IRL Gating and Minting: The Tyler Hobbs Experience

IRL Gating and Minting: The Tyler Hobbs Experience

All degens are NFT collectors, but not all NFT collectors are degens. When we say “degen”, we mean specifically that type of pre-Web 3.0 enthusiast who gm’s and gn’s their Twitter frens and Discord haunts and apes into more than a few drops per week. The term has come a long way, originally used to point out the degeneracy of taking large and unhedged financial risks into new projects and alternative investments. 

But as it does, the NFT community continues to push the envelope of innovation, no longer content with advances like generative techniques or ever-changing works of art. IRL minting—which requires physical presence at a specific location in order to access an NFT drop—has become en vogue, with numerous events popping up around the world at which a new NFT can be acquired (this is different from a POAP (Proof of Attendance Protocol), which is already popular but used to document and verify attendance as opposed to use attendance as a requisite for access to a new NFT). 

And therein lies the rub. Nearly every single NFT minted so far has been from the comfort of one’s home, likely by an unkempt degen. Such collectors haven’t had to go anywhere to acquire their wares. Intrepid creators, however, are partnering with physical galleries who are trying to preserve the old ways, requiring potential patrons to dress and peruse, or at least appear, in person. Bright Moments is one of a handful of new NFT galleries, with locations in Venice Beach and New York City’s SoHo neighborhood, known best for its boutiques and art scene.


Last week, Tyler Hobbs—of record-breaking generative art Fidenza fame—announced that he has partnered with Bright Moments to offer 100 mint passes to a select group of collectors at a select time and select geographic place, which could be used to later acquire one piece from Tyler’s forthcoming project, Incomplete Control.


In his own words, “Incomplete Control deals heavily with imperfection. I have always been interested in the presence of imperfection in the analog world, and the relative absence of it in the digital world. The forces of chaos and entropy give the natural world a certain warmth, and there are patterns and lessons there that we can use. I like to introduce these elements into the digital world, and Incomplete Control continues that work.”


Determining eligibility for the drop is complex. Ticketing began on October 22 and was distributed as follows: 50 mint passes (deemed “Golden Tokens”, likely in reference to the literal gold that one can acquire after selling a Tyler Hobbs piece) were sold through a Dutch auction that began at 80ETH and ended at 30ETH) and 50 Gold Tokens were reserved to be sold directly by Bright Moments (at 50% of the final auction price), 47 of which were randomly distributed to Fidenza and CryptoCitizen holders, with the remaining 3 mints split between the Bright Moments DAO Treasury and Tyler Hobbs. The actual minting will take place in person on four nights in December at the Bright Moments gallery.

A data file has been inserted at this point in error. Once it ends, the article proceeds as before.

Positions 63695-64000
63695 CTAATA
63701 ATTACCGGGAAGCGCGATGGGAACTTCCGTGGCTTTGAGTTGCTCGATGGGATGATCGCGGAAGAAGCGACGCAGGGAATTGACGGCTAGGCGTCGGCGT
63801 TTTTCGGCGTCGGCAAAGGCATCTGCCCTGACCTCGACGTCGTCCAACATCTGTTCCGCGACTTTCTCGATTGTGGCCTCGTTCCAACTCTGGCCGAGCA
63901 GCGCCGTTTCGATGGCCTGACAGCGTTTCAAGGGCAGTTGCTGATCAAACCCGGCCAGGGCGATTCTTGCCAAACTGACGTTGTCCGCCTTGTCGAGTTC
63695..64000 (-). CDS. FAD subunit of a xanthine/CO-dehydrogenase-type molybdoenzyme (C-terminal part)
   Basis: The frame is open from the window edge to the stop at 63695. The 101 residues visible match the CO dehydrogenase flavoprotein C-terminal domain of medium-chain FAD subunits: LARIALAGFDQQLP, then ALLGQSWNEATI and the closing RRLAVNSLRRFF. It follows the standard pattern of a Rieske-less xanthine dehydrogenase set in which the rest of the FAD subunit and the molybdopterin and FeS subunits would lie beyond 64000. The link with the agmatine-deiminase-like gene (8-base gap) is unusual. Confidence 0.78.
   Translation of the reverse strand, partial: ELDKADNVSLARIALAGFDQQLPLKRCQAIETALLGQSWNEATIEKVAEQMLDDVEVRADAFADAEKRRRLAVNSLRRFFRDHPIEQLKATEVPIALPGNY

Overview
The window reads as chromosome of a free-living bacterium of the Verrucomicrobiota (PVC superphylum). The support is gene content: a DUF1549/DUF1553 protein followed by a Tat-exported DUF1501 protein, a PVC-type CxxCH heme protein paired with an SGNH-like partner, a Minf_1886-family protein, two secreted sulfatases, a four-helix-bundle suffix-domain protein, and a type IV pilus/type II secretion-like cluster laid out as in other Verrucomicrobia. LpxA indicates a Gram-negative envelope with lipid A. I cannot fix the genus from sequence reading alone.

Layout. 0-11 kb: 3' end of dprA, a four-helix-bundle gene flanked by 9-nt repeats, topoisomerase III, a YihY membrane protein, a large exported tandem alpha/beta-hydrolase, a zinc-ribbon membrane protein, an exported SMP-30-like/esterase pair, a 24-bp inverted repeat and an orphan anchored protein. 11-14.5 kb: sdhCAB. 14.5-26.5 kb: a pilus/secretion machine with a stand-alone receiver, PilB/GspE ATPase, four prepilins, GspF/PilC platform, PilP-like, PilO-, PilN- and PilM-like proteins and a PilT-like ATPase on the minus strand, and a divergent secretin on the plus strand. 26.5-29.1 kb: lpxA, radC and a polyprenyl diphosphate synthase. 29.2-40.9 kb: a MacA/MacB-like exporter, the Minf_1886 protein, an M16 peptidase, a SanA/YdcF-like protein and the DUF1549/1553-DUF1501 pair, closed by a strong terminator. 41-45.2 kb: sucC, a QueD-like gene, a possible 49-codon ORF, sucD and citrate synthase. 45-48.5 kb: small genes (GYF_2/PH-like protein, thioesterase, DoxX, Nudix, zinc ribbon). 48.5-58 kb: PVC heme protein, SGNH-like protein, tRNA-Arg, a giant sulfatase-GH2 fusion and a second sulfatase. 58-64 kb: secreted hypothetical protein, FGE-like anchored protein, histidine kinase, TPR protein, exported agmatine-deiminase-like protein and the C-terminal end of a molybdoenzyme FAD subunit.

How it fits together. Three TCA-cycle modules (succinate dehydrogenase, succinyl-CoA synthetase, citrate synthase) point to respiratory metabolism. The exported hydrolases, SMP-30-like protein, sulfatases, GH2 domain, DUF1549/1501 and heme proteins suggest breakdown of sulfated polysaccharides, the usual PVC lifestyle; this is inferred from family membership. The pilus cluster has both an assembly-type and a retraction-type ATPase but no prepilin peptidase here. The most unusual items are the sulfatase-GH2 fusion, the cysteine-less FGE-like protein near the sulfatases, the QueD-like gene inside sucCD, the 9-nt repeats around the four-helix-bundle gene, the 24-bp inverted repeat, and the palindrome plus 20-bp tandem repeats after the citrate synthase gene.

A few observations: (i) those with (x) the luck or foresight to have acquired a Fidenza early on or (y) those who can buy in today at great cost equally benefit from “Hobbs club” benefits if their names are drawn by virtue of their ownership; (ii) the New York art scene has begun adapting to the world of NFTs by merging digital and IRL experiences to offer something that incorporates features from both worlds; and (iii) most significantly, outside of one’s ability to purchase, gating mints at a specific time and place will mean that many who were able and/or willing will never have the opportunity to engage with the mechanics of the mint due to the centralization of the experience. 

There’s nothing inherently wrong about that, but as the NFT space matures, some will try to chip away at the decentralized and democratic features of “traditional” blockchain minting in order to preserve their own traditions. All this is to say that I, like many others, am sore that I don’t own anything by Tyler Hobbs.

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